The business landscape has changed dramatically since the pandemic began.

The COVID-19 pandemic has negatively impacted virtually every industry since it began back in March of 2020, especially the retail restaurant industry. The combined effects of America’s pandemic response, such as increased savings and social distancing measures, have forced many businesses to close some of their locations throughout the country, and others to shut down completely. Thankfully for companies in this industry, the $120 billion Restaurants Act of 2021 was introduced to Congress back in February of 2021. This bill was seen as pertinent to the recovery of the industry, intended to help companies weather the financial storms brought about by the pandemic.

This reintroduction came not long after the Senate unanimously voted to pass the amendment to create a restaurant relief fund. The bill pertained to businesses in the food service industry with less than 20 units. The operators of these businesses were eligible to apply for up to $10 million in grants that could be utilized to cover expenses incurred throughout the pandemic. The bill had a timeline of eight months once it went into effect and would be retroactive to February 15, 2020. This means that any expenses incurred after this date will be considered in determining how much each business will receive. However, any funds that weren’t spent within this time period would convert to a loan with an interest rate of 1 percent and maturity date of 10 years.

Executive director of the Independent Restaurant Coalition, Erika Polmar, previously stated, “Ensuring the 11 million people employed by restaurants and bars can continue to earn a living is vital to rebuilding our economy after this pandemic.” The passing of the bill would not only help save current jobs in the industry but would also help reemploy those who have been furloughed or laid off due to the pandemic. The bill essentially combined the bills from both the House and the Senate into one with language that both parts of Congress could agree upon. The Restaurants Act is not to be confused with the restaurant relief fund, a separate fund that was part of the budget resolution amendment.

After hearing the news regarding the Act, restaurant operators were sure to be eager to receive the funds. However, it was essentially that owners use these funds appropriately. Once restaurants received the grants, they should have first used the funds to get out of debt. They should have covered any employee or operating expenses incurred during the pandemic that have yet to be paid off. This would have allowed them to keep their doors open and continue operating.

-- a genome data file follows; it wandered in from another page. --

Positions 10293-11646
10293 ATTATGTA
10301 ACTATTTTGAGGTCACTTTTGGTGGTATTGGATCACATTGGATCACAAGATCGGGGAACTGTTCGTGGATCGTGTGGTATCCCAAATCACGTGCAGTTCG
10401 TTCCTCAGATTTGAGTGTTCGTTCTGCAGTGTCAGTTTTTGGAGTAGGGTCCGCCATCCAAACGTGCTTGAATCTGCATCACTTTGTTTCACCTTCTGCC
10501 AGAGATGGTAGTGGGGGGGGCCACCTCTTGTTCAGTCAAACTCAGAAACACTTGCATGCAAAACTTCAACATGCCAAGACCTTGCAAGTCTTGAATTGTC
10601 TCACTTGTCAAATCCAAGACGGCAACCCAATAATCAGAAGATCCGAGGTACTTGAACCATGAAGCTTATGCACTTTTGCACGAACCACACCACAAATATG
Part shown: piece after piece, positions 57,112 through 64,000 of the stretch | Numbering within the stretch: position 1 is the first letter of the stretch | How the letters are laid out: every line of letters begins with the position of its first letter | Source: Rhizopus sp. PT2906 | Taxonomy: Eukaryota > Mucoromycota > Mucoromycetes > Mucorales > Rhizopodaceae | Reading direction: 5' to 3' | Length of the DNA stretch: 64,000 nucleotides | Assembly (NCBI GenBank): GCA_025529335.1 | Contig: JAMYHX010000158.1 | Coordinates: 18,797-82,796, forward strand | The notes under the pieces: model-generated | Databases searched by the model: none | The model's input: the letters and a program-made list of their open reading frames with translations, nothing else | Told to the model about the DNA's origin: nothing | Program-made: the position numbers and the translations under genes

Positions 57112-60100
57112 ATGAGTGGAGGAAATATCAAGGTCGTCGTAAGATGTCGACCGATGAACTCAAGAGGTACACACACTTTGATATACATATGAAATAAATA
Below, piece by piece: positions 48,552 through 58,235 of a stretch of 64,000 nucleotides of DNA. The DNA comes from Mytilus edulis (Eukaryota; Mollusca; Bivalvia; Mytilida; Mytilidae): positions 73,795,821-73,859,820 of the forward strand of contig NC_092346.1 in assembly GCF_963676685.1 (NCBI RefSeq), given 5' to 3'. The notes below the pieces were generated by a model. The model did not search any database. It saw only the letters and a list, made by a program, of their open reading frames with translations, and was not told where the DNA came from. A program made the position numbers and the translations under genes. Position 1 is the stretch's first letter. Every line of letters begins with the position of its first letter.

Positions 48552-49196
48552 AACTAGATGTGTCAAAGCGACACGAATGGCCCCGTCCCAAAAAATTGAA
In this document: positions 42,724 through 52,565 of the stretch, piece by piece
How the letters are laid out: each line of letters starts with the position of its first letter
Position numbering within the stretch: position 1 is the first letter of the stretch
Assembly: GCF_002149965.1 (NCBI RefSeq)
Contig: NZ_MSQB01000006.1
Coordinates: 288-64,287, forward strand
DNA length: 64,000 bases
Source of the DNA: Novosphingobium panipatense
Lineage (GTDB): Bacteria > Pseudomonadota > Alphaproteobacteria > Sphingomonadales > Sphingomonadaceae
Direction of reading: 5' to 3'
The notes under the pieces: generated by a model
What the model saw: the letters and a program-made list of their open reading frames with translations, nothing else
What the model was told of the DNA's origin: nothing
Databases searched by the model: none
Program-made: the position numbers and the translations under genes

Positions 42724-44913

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After paying off any debt associated with their company, restaurants should have aligned themselves with an expert who could guide and help them pivot during these unprecedented times. Pivoting is key to keeping up with changing consumer demand and to ensure your business’s products and services do not become antiquated. They can advise different methods to innovate and advise strategies to operate differently to ensure restaurant owners don’t end up in this same situation should an event like this ever occur again. Examples of pivoting that many restaurants (who otherwise did not offer these services before) have already begun implementing include services such as online ordering, curbside pickup, and delivery. While many establishments have these services built into their existing business model, restaurants far and wide began implementing them once the pandemic began, choosing to shift with changing demand.

After getting out of debt and pivoting their company, the next step for restaurants would have been to set up additional profit centers to create congruent revenue streams. An example of this would be to create personalized, branded products that could be sold via an e-commerce platform. Other avenues include cooking shows and live music performances. Multiple profit centers help to diversify the company, minimizing operational risks.

Optimization of the aforementioned strategies could also result in increased sales numbers, which was the case for Cousins Subs. The company worked extensively with their online ordering vendor, Olo, to integrate features into their operations to increase the efficiency of the food ordering and pickup process. For instance, Cousins Subs implemented automated alerts to inform their staff when a curbside customer arrives. Increased focus on curbside pickup and online orders led to a 17 percent sales growth for the company year-over-year as of September 2020.

The Restaurants Act of 2021 proved to be just the boost this industry needed to get through the pandemic. Employees were able to stay on payroll and restaurants on top of their liabilities. The business landscape has changed dramatically since the pandemic began. Consumer demands have shifted, and financial hardships have set in. The Restaurants Act of 2021, coupled with the strategies above, were essential to the survival of many companies in the industry. If implemented correctly, these companies would have been able to continue building a sustainable, scalable, and sellable business and, if they want, to exit rich.

Michelle Seiler Tucker is the coauthor of The Wall Street Journal and USA Today bestseller Exit Rich: the 6 P Method to Sell Your Business for Huge Profit and founder of Seiler Tucker Incorporated.

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